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Creative Paths to Television Journalism

Jacek Dabala

The book is a scholarly and creative consideration of audiovisual broadcasting and what makes a TV performance professional. It combines an academic approach to TV News with a practical understanding of production and the new pressures bearing down on the industry. Combining a real-world understanding with a scholarly approach, it offers valuable new insights for aspiring journalists, students, researchers and lecturers into what is still the most powerful medium for news and information in the world.

«This book is an exciting and challenging look at how we can understand the way we regard people and how we create and make public our views of them in and through television. The author provides a critically engaging and detailed analysis of the practical aspects of television journalism and the ethical values replete within it as well as how it is complicit in the construction of the manifold mediated identities of those caught up in the increasingly two-way relationship between broadcaster and audience. This is a wide ranging and well researched account of the dynamics of the significance and impact of television journalism in all its richness and ambiguity.»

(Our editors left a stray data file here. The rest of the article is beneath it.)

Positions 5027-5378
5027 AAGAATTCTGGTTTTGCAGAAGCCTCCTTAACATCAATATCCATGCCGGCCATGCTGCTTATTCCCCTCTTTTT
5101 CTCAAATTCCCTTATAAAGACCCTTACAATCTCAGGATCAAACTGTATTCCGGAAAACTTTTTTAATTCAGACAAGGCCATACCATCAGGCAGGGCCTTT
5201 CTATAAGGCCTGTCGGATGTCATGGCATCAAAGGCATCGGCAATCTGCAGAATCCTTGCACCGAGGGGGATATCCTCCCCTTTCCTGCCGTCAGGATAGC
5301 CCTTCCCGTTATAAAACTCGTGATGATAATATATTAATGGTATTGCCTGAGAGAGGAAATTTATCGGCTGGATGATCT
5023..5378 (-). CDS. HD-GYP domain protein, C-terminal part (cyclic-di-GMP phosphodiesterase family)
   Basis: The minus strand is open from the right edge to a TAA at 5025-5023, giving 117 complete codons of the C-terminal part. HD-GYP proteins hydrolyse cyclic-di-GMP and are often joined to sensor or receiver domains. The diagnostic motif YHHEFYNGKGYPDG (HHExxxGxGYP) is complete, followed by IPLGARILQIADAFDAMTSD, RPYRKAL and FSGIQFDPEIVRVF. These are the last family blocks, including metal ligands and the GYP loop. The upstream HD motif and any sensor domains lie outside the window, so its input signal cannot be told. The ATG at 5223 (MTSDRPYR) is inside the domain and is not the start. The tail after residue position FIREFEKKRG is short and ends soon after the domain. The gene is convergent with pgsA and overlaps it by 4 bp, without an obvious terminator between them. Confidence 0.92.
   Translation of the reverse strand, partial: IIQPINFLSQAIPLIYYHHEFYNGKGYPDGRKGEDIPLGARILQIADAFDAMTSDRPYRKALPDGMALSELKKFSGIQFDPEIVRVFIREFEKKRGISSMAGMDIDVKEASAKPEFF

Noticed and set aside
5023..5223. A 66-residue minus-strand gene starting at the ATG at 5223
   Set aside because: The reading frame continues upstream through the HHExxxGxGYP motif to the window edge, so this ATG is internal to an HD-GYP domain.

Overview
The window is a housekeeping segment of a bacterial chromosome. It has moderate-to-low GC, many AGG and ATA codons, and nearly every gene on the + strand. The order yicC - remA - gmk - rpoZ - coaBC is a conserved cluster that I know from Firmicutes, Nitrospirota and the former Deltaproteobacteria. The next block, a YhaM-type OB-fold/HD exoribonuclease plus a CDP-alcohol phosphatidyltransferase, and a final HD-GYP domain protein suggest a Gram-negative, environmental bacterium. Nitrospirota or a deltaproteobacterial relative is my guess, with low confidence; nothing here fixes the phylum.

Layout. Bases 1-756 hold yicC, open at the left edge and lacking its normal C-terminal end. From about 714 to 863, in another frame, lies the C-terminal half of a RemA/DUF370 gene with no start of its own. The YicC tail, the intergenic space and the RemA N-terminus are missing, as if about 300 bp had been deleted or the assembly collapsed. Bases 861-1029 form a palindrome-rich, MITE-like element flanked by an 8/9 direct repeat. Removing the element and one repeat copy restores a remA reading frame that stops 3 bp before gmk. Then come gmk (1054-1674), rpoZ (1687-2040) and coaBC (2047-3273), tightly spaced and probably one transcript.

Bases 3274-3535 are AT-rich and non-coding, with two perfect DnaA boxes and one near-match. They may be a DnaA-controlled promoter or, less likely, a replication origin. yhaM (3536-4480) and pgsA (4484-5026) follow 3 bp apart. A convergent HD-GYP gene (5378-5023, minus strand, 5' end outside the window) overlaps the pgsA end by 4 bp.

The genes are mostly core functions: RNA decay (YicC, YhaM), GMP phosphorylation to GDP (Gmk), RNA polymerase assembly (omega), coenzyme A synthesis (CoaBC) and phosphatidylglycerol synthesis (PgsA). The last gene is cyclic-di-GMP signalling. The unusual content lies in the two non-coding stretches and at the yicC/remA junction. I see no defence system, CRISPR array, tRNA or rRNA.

(Prof. Jackie Harrison, Chair, Centre for Freedom of the Media (CFOM), Joint Head of Department and Director of Research Department of Journalism Studies, University of Sheffield, UK)
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I. The Priority of Dramaturgy


I.  The Priority of Dramaturgy

The problem of dramaturgy only appears to be obvious and easy to understand. In fact, it escapes the attention of both communication theorists and practitioners, on the one hand because of its exceptional complexity and traditional association with theatre and film production, and on the other simply because of ignorance, fatigue, or the unwillingness of journalists to improve their skills. The issue is further complicated by the fact, pointed out by Bogusław Nierenberg, that “in the clash between the market and the mission of the media, it is the market which is generally more successful.”28 Clearly we are faced here with axiological ambivalence, a continuous friction between the serious, non-commercial mission of the media, and the event-driven, dynamic nature of mass communication which demands simple dramatic emotions because they are what generates profits. In this way the rules of dramaturgy, however obvious they might seem, provide the foundations for the workings of the market. The market, in turn, is always trying to manipulate these rules without fully understanding their nature or their complexity.

Heide Hagebolling, a German media expert, points to this apparent lack of interest in dramaturgy: “To date (…) a dramaturgy of interactive media has received very little attention and is hardly reflected in the scientific literature.”29 In the volume edited by her we find a variety of insights that touch upon the most significant opportunities for using dramaturgy, not only in theory, but also, and primarily,...

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